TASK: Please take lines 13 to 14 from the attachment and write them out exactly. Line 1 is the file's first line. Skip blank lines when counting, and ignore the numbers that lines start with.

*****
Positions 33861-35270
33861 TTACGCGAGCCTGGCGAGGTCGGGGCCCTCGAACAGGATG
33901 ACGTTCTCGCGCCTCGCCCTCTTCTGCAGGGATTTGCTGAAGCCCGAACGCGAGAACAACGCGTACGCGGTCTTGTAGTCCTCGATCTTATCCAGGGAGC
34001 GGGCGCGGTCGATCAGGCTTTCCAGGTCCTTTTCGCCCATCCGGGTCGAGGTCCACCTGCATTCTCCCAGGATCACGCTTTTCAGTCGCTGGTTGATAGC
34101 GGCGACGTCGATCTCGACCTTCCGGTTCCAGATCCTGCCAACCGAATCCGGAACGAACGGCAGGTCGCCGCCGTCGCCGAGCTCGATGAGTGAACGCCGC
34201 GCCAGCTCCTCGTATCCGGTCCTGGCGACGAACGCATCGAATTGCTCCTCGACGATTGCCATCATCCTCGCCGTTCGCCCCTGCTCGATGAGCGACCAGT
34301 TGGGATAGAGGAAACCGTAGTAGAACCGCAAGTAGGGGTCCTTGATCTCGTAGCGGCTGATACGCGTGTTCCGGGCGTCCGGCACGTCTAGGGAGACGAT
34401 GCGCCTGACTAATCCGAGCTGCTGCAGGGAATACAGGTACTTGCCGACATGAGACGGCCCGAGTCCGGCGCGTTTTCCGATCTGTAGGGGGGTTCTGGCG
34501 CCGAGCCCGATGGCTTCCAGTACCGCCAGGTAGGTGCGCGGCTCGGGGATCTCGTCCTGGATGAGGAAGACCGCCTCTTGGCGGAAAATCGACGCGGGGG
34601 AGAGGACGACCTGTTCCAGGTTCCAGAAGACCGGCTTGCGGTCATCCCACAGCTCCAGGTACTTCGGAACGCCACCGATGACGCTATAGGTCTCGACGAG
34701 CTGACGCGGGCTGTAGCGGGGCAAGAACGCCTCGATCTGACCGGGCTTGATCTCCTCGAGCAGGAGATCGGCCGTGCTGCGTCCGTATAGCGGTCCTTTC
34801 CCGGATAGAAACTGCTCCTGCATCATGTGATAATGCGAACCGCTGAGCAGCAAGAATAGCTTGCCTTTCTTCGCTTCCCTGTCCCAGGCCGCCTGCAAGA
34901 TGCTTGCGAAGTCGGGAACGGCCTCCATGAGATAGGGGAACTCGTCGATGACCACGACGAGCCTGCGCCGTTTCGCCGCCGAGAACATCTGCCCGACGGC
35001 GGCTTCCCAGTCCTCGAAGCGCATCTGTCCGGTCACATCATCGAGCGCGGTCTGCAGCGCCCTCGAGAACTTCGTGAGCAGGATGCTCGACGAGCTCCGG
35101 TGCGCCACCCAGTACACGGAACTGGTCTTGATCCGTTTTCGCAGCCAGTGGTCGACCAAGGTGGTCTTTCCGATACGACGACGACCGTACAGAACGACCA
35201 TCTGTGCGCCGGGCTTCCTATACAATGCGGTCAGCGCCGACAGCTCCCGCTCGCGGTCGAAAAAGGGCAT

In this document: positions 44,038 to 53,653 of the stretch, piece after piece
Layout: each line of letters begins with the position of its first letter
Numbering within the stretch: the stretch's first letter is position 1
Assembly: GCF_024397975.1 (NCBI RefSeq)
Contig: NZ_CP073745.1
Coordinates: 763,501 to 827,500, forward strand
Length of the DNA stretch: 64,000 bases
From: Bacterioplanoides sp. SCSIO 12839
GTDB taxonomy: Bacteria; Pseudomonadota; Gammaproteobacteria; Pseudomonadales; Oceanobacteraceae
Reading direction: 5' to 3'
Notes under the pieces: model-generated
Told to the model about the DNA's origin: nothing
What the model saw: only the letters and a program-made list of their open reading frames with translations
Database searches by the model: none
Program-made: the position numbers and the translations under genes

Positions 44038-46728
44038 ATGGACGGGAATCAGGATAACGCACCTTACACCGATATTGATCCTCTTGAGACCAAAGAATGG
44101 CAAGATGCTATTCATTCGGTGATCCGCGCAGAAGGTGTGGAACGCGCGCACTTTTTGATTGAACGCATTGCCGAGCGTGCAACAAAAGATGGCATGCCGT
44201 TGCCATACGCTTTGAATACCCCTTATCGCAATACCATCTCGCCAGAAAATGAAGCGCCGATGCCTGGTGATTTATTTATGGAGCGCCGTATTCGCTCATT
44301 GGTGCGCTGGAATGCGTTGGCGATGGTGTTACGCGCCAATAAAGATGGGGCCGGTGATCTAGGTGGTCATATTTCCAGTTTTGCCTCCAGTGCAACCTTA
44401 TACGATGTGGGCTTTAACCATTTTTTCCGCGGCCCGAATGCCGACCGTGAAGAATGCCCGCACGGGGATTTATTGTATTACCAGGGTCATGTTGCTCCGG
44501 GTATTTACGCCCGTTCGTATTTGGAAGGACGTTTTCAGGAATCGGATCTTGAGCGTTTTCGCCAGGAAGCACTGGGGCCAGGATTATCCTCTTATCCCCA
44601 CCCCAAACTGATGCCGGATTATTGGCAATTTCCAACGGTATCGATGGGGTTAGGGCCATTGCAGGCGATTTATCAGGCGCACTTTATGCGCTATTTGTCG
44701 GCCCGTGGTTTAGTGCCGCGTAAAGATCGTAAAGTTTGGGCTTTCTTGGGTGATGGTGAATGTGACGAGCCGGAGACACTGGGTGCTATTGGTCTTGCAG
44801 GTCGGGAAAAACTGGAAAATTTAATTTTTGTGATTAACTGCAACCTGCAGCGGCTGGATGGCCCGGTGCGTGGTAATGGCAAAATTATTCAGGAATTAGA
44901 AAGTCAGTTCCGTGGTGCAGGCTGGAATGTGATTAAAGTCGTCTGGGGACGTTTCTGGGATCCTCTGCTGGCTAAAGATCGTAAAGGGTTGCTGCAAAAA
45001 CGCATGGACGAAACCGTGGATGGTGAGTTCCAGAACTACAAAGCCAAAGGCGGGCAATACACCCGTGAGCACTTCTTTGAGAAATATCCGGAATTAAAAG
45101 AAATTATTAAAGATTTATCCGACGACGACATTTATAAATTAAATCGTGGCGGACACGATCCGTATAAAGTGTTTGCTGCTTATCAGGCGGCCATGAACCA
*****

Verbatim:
34901 TGCTTGCGAAGTCGGGAACGGCCTCCATGAGATAGGGGAACTCGTCGATGACCACGACGAGCCTGCGCCGTTTCGCCGCCGAGAACATCTGCCCGACGGC
35001 GGCTTCCCAGTCCTCGAAGCGCATCTGTCCGGTCACATCATCGAGCGCGGTCTGCAGCGCCCTCGAGAACTTCGTGAGCAGGATGCTCGACGAGCTCCGG